It just starts to feel a little bit more complete. Now the last thing I may do here is just add a little sense of color and I'm going to get just a simple chalk here. This is the nice thing. Because this is all emulating natural media tools, we can really get what looks like a natural media look on this. I'm just going to give it just ever so slight kind of color and I'm not going to worry too much about everything looking perfect here. I may go back and smudge this out a little bit because that grain is kind of a bit extreme. Hopefully, you are seeing to this.
This actual drawing isn't complex. It's kind of thinking through the animation itself and I guess I want to put a little color in the water down here as it's dispersing. And then, the very last thing, I'm going to just smudge this out, so if I jump back and go to my Blenders here and get just to add water. Start at the beginning here, I can just kind of soften this out so it's not quite as noisy and I'm always watching to make sure, because what will happen is you can accidentally create a new frame and let me actually do that because I want to show you what happens. If I hit this, like oh, I have just created a 13th frame that I didn't want.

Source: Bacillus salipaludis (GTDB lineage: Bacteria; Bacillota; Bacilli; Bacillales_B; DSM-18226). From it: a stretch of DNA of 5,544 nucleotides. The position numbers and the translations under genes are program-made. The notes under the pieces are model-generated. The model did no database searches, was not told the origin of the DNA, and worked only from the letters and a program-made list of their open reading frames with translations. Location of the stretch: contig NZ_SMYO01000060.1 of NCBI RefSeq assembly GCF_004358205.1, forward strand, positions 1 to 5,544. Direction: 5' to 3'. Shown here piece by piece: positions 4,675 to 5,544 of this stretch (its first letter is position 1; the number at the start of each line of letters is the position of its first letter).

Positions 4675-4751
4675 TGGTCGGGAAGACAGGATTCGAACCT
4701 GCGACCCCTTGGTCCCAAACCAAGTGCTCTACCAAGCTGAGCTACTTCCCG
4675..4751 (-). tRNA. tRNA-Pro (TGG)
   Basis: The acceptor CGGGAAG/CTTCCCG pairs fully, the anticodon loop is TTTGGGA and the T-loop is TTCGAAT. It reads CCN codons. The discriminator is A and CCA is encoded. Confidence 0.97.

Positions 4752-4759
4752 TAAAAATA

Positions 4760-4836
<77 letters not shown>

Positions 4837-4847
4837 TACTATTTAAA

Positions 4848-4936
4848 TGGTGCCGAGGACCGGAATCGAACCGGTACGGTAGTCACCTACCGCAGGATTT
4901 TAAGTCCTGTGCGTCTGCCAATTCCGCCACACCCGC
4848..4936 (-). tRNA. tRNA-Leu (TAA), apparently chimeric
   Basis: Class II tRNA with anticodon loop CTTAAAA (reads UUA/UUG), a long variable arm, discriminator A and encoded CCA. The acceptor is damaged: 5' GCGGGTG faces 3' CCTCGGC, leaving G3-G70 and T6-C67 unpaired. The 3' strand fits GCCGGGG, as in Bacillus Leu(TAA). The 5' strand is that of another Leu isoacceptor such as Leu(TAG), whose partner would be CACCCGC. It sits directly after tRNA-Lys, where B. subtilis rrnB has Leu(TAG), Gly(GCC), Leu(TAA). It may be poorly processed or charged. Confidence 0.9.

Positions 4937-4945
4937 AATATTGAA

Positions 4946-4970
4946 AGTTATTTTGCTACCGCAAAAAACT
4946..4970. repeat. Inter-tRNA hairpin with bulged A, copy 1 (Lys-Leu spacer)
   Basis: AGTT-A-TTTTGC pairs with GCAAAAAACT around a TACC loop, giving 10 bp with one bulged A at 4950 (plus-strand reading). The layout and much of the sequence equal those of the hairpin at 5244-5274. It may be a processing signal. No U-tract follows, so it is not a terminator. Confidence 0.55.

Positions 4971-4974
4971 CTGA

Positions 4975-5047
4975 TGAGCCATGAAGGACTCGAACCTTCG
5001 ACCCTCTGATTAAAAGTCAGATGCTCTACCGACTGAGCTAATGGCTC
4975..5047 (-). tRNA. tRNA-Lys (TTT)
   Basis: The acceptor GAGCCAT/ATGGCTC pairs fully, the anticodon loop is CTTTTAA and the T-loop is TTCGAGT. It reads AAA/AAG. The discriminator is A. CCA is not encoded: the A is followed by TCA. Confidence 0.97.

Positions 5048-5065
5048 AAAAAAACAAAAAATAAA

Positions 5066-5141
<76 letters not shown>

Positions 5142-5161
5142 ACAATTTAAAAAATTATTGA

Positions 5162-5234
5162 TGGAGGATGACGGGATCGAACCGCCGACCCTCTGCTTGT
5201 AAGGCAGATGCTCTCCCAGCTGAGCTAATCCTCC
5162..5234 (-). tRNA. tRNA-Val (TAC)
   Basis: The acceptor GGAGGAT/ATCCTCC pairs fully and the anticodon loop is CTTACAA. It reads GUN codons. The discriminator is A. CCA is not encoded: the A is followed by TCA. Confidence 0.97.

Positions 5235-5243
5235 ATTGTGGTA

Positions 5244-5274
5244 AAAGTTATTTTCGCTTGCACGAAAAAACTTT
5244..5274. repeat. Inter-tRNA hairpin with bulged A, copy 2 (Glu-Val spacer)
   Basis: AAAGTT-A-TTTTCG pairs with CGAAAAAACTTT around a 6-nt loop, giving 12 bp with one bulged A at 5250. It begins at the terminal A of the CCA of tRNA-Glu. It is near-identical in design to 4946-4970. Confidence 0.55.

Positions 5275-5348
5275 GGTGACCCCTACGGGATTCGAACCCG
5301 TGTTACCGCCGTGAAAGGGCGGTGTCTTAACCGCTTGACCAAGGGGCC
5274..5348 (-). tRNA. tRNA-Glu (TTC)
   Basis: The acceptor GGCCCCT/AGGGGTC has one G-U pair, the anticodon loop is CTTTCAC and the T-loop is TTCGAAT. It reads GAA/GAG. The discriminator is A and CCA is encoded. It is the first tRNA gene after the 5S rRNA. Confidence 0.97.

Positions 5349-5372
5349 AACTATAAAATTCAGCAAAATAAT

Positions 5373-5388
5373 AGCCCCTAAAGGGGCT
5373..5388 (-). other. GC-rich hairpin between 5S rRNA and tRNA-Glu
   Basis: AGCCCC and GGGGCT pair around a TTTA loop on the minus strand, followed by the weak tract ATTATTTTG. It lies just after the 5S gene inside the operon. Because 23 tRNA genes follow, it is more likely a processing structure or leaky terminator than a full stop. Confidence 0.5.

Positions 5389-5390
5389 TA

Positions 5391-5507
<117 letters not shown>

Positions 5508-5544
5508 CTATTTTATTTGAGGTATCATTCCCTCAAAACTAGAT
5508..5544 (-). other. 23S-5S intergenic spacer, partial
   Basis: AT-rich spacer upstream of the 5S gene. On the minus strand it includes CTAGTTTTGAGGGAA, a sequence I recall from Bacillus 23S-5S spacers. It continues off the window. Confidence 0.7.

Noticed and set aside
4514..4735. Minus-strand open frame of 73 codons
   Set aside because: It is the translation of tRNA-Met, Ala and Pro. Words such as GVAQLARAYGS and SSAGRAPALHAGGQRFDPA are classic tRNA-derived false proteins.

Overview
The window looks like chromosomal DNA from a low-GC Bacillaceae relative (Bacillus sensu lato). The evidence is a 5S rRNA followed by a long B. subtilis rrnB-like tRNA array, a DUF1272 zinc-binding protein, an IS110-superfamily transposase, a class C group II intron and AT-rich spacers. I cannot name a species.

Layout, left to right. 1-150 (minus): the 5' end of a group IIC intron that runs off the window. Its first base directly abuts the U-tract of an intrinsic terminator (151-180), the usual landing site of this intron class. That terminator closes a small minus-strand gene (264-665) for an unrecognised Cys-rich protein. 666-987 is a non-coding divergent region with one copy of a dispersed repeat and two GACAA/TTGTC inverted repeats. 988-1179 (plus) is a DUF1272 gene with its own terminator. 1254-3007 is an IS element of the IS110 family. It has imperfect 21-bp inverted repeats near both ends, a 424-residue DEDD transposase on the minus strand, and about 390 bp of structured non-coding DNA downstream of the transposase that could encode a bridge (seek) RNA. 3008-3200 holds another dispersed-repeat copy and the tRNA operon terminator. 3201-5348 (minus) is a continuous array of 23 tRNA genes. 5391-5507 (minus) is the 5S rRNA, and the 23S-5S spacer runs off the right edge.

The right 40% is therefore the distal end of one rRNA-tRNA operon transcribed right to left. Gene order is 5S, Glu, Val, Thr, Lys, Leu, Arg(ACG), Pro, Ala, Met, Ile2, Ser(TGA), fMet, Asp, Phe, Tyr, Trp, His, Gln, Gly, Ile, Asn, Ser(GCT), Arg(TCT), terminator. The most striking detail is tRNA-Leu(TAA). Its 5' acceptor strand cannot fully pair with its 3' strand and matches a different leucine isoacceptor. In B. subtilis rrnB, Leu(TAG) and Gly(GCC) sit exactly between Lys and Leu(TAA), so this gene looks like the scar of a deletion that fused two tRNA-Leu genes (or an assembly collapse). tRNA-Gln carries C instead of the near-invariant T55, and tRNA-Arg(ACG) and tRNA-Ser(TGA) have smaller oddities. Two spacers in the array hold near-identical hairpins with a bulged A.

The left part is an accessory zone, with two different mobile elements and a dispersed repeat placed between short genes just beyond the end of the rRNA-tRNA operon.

Well, you can go into the Movie window here and you can see here that you can add frames, you can delete frames, you can erase frames. What I want to do specifically in this case is delete a frame and I'm going to show you a little hiccup that can happen, so you will know how to get out of it. I am going to go and like and they will say, well yeah, I want to do frame 13 through 13. At least half the time I'll come up here if I'm not at frame 1 and now see, here it is. It looks like it's going to work and it's not working. So go back, take it to frame 1, go back and say you want to delete a frame and put it in here frame 13 through frame 13, say OK and now I have only got a 12 frame movie here.